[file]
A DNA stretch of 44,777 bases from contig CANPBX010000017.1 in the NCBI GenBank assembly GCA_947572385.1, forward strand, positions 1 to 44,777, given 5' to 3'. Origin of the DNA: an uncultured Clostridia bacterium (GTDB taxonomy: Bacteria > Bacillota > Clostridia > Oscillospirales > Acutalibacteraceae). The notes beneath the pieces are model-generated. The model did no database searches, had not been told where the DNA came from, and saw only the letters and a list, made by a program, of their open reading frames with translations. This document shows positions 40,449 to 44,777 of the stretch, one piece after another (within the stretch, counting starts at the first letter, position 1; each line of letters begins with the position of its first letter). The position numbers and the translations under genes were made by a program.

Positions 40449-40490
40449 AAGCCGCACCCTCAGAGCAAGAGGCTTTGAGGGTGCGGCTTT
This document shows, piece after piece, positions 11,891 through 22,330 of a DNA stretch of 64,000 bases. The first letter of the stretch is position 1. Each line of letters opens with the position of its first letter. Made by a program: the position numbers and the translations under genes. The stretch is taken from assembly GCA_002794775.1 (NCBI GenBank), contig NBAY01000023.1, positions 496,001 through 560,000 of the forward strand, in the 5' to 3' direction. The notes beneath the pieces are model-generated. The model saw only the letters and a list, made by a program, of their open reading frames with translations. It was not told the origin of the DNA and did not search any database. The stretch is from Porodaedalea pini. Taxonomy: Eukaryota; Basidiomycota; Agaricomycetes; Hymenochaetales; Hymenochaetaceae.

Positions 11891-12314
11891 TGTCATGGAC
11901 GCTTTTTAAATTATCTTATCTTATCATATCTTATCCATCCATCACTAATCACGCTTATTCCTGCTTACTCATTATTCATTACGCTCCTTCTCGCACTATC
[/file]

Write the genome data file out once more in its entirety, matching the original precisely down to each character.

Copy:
A DNA stretch of 44,777 bases from contig CANPBX010000017.1 in the NCBI GenBank assembly GCA_947572385.1, forward strand, positions 1 to 44,777, given 5' to 3'. Origin of the DNA: an uncultured Clostridia bacterium (GTDB taxonomy: Bacteria > Bacillota > Clostridia > Oscillospirales > Acutalibacteraceae). The notes beneath the pieces are model-generated. The model did no database searches, had not been told where the DNA came from, and saw only the letters and a list, made by a program, of their open reading frames with translations. This document shows positions 40,449 to 44,777 of the stretch, one piece after another (within the stretch, counting starts at the first letter, position 1; each line of letters begins with the position of its first letter). The position numbers and the translations under genes were made by a program.

Positions 40449-40490
40449 AAGCCGCACCCTCAGAGCAAGAGGCTTTGAGGGTGCGGCTTT
This document shows, piece after piece, positions 11,891 through 22,330 of a DNA stretch of 64,000 bases. The first letter of the stretch is position 1. Each line of letters opens with the position of its first letter. Made by a program: the position numbers and the translations under genes. The stretch is taken from assembly GCA_002794775.1 (NCBI GenBank), contig NBAY01000023.1, positions 496,001 through 560,000 of the forward strand, in the 5' to 3' direction. The notes beneath the pieces are model-generated. The model saw only the letters and a list, made by a program, of their open reading frames with translations. It was not told the origin of the DNA and did not search any database. The stretch is from Porodaedalea pini. Taxonomy: Eukaryota; Basidiomycota; Agaricomycetes; Hymenochaetales; Hymenochaetaceae.

Positions 11891-12314
11891 TGTCATGGAC
11901 GCTTTTTAAATTATCTTATCTTATCATATCTTATCCATCCATCACTAATCACGCTTATTCCTGCTTACTCATTATTCATTACGCTCCTTCTCGCACTATC